Speaker: Toastmaster extraordinaire, Barbara Niess-May, gave a warm introduction to our speaker. “Pamela Smith has been the President/CEO of the United Way of Washtenaw County since 2012. As a nonprofit executive she is dedicated to strengthening the community through philanthropy, collaboration and community engagement…Her vision and leadership guides the Equity, Diversity and Justice work of the United Way of Washtenaw County. After moving here from Colorado she began her local nonprofit work at the Ann Arbor Hands-On Museum. She has served on local nonprofit boards, as a UM guest lecturer, and on local advisory teams…Her development and fundraising skills have made her keenly aware of the intricate balance of the diverse needs within the Southeastern Michigan community…She has inspired me. Ladies and gentlemen, Pamela Smith.”
“It’s great to be back,” Ms. Smith began. “Truly, when you talk about Rotary and Service
Above Self, you’ll see this in United Way and my presentation. First, I’d like to thank some Rotarians who have contributed so much of their time and talent to United Way of Washtenaw County — John Eman, Bob Mull, Bob Buchanan, and Peg Talburtt.” Pam then asked her audience a succession of questions: “Any Rotarian who has served on the United Way board, would you please stand up? Now, anyone who has donated time to United Way please stand up.” The number of standing Rotarians was impressive. “Thank you. 2021 will mark 100 years UW has been in the community. Thanks Aleia for that inspiration!” Looking at her listeners, she then said “We don’t know each other, but I wanted to thank her.
“Coming from Colorado, this was the only place I wanted to move to. That said, is there poverty here? YES. We’re recognized as one of the best cities in which to live, yet there is poverty.” Then, citing the effects of poverty, particularly of an inferior education, Pam declared “Your zipcode should not determine your future.” She then offered a sobering fact — “If you’re born into poverty in Washtenaw County, you are more likely to remain in poverty the rest of your life. Life expectancy is dramatically different for a black man in Ypsilanti — 20 years less — than for a white man in Chelsea.”
Resources? Pam described the 211 call center service: “It’s a 24/7 help line designed to connect people with resources in the community. The centers get from 5-8,000 calls a year.” On the screen she showed a breakdown of the types of calls received. “Everything is accessible on the website, just click the data portal.” Then the big take-away about 211 — “It’s a barometer of neighborhood health. Two years ago the big need [among callers] was for emergency dental care. Today, it’s for domestic violence.” She cited SafeHouse and Barbara Niess-May’s leadership in addressing this acute problem. Another interesting fact Pam brought to light was that, regardless of the County’s 150 food pantries, they are of little benefit to people of limited mobility. “United Way was informed by people that ‘if it’s more than two blocks away, it might as well not exist.'” The reasons — people who have to walk (often with children), and who can grocery shop only once a week, can’t carry what they need.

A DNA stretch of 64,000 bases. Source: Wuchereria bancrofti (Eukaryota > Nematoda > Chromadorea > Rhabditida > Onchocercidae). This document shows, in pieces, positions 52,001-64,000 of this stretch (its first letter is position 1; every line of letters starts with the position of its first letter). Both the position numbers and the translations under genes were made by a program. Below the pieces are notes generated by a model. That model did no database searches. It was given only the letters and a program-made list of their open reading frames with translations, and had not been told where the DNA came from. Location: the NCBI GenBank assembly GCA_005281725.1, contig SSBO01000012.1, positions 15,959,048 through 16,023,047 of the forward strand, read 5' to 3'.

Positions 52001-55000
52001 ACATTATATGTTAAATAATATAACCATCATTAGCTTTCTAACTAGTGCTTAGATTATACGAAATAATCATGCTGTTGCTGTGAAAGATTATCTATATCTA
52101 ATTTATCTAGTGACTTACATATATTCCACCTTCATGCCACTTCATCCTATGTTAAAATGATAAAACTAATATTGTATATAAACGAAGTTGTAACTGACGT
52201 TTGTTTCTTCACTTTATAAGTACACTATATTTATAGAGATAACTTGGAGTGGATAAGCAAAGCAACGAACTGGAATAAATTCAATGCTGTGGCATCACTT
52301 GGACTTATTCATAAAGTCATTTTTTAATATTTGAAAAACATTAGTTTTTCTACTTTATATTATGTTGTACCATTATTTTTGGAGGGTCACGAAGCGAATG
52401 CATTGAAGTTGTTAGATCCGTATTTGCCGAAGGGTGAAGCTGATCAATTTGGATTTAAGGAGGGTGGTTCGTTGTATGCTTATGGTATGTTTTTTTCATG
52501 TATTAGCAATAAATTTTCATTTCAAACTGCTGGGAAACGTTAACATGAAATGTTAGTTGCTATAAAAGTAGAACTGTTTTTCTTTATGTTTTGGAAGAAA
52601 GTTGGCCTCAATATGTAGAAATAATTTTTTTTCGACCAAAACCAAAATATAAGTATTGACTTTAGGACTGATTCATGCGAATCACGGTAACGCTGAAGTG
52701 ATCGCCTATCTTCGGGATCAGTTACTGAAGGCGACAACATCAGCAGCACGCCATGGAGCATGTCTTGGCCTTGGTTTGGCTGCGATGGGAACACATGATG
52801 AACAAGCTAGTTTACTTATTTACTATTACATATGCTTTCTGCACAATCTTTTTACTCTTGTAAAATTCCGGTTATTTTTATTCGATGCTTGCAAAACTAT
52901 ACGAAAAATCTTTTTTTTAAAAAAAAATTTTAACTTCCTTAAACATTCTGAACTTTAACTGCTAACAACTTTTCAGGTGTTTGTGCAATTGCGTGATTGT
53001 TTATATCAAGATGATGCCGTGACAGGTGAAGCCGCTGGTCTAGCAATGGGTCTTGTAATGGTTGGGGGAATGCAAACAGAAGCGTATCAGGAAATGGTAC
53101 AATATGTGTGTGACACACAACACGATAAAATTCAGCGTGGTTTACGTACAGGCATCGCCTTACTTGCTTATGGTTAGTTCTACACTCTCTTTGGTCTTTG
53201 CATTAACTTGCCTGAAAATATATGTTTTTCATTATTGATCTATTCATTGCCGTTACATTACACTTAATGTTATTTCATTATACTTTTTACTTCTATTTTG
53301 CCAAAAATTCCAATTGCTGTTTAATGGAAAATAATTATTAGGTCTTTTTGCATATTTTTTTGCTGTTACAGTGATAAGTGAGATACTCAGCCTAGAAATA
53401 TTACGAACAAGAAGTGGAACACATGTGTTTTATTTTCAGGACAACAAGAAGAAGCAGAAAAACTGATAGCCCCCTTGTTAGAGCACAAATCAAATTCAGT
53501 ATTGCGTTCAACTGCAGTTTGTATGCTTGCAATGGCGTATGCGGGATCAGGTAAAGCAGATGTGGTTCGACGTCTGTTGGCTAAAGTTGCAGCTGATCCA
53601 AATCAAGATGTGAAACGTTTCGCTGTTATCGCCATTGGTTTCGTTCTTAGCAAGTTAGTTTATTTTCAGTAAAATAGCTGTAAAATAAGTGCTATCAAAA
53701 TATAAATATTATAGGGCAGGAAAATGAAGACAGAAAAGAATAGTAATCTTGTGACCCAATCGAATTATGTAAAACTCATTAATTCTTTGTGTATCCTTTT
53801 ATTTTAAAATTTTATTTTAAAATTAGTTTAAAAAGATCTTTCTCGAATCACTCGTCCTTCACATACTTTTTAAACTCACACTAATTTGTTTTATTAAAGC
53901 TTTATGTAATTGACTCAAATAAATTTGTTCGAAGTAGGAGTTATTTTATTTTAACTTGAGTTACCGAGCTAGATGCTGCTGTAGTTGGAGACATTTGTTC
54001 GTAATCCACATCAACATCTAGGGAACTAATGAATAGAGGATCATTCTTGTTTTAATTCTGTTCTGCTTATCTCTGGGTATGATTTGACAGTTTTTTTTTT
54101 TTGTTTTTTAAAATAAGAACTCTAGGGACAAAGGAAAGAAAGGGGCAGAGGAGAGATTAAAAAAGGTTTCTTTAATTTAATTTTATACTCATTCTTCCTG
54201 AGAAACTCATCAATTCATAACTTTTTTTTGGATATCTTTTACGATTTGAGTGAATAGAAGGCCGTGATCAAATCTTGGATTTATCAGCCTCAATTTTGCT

Another problem is that many students are having to do remedial education before entering college. “They’re using their Pell and other grants just to get to the starting line.”
She concluded by citing the “big community impact” of the University of Michigan as well as the huge success of United Way’s VITA Free Tax Preparation Program. Again she named Bob Mull, Bob Buchanan, and Barbara Eichmuller for their dedication here. The chart said it all: 1,181 returns prepared by volunteers in 2019; $1,876,302 REFUNDED to people. She also urged her audience to consider donating their time and expertise: “Please go to volunteerwashtenaw.org: there are over 400 volunteer opportunities to choose from…It really strikes a chord when it’s an individual person who needs help. Contact your elected officials; it’s better when they hear from you as opposed to nonprofits all the time.” She then gave what could be taken as the slogan of her speech: “Do what you love — for others.”
Greg thanked Pam warmly, then offered his penultimate Thought of the Week: “Any definition of a successful life must include helping others.”